pete, my boat is roughly 46x24x4. its an airboat. my brother in law had a spray equipment, i'll just have to make sure its still working though. is it hard to spray paint? i have never done it in a big equipment, only experience were airbrush painting.
Old 06-30-2005, 08:49 PM
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Default RE: painting a large boat

Ernest,

Thats pretty fair sized. In that case, I won't tell you what to do but I will tell you I would shoot it with a paint gun. I would suggest to you though, practice on something you don't mind screwing up (piece of wood, cardboard box,etc.) so you will get the knack of it. Painting with a gun is really no more difficult than painting with a spray can. Just take your time, keep the area clean and you will do fine. If you have a Napa or Carquest around, someone that mixes paint, they can be of enormous help. They can set you up with the items you will need.

Good luck to you!
Pete
Old 06-30-2005, 09:49 PM
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Default RE: painting a large boat

i guess i can have a practice by painting with the primer first. thanks for all your help, hope the equipment still works.
Old 07-26-2005, 08:58 PM
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Default RE: painting a large boat

I painted my 48" deep v with Krylon laquer spray paint and frequently i got a crinkle effect between coats that would even penetrate the coats beneath it all the way to the god awfull lime green gel coat. It was so frustrating that is pissing me off right now a year later thinking about it! I tried every thing! I sanded properly, I cleaned the surface using alcohol, amonia, and soap and water, did'nt help. I thought maybe i was'nt drying long enough between coats, so i tried longer and longer drying times all the way up to 2 weeks! didn't help. so i have given up on paint for now until i can afford to buy touch up gun and real auto paint. oh yeah i sanded all the old stuff off and and now it looks like total sht! people of course are drawn to you when you run a big gasser to ask ?s or just see it up close and i'm just think what a getto lookin piece it looks like. are we all using the same krylon? i did also try enamel with the same results.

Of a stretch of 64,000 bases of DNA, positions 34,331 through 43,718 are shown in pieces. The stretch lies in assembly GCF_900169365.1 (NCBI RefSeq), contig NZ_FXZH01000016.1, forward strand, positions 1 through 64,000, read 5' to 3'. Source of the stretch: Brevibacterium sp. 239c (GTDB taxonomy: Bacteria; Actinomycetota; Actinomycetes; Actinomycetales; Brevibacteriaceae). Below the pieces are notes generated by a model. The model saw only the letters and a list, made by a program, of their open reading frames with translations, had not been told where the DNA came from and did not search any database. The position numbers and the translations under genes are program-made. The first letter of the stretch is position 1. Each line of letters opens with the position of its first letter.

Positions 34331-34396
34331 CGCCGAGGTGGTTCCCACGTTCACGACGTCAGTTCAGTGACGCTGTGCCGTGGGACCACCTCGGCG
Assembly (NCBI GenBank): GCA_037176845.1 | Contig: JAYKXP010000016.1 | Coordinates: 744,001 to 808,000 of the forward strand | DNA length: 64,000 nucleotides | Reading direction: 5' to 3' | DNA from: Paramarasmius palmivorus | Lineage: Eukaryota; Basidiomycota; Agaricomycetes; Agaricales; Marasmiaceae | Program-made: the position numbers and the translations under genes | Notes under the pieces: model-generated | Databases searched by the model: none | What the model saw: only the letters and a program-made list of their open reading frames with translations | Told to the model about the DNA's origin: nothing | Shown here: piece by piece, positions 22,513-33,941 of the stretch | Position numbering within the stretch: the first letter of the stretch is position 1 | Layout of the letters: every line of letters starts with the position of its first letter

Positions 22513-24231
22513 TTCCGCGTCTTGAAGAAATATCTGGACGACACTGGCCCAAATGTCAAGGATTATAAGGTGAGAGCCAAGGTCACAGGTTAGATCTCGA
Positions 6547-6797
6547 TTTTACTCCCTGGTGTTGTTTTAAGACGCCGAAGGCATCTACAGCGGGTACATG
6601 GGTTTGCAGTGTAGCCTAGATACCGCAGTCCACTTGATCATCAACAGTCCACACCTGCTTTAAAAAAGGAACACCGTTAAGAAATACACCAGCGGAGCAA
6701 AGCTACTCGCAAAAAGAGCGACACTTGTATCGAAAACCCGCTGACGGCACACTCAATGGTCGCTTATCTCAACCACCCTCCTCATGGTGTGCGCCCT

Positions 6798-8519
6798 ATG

Old 07-27-2005, 12:34 AM
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Default RE: painting a large boat

Do not use lacquer spray paint on boats. Lacquer will crinkle over enamel base paints.
Lacquer will not take the temperature change from hot to cold. Enamel is more flexible.
Old 07-27-2005, 12:13 PM
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Default RE: painting a large boat

Ernest, one other thing nobody has metioned yet is to be sure to seal the hull BEFORE you shoot it with primer. Everyone that paints boats in my area seal the hull with epoxy, followed by a thorough sanding. I'm guessing you built it out of wood, so here's the reasoning as to why. Wood grain tends to expand when it's painted, making it show up through the paint. The coat of epoxy prevents the grain from showing through the paint as well as proteting the wood from water seepage if the paint gets scratched off. Just a thought
Old 08-11-2005, 09:27 PM
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Default RE: painting a large boat


ORIGINAL: Hydro Junkie

Ernest, one other thing nobody has metioned yet is to be sure to seal the hull BEFORE you shoot it with primer. Everyone that paints boats in my area seal the hull with epoxy, followed by a thorough sanding. I'm guessing you built it out of wood, so here's the reasoning as to why. Wood grain tends to expand when it's painted, making it show up through the paint. The coat of epoxy prevents the grain from showing through the paint as well as proteting the wood from water seepage if the paint gets scratched off. Just a thought
I have a woodshop and understand a bit about aplying a finish to wood. It's true that the wood expands when a finish is applied...if the finish is waterbase. To avoid the expansion (what happens is tiny fibers of the wood's grain flares up. Good example is the afternoon shadow of a man's face after shaving that morning. To avoid the shadow, wipe the wood down with a damp rag, let it dry. then sand quickly and lightly with about a 300 grit. this will virtually eliminate the shadow! As we say in the woodworking world, try it on scrap first!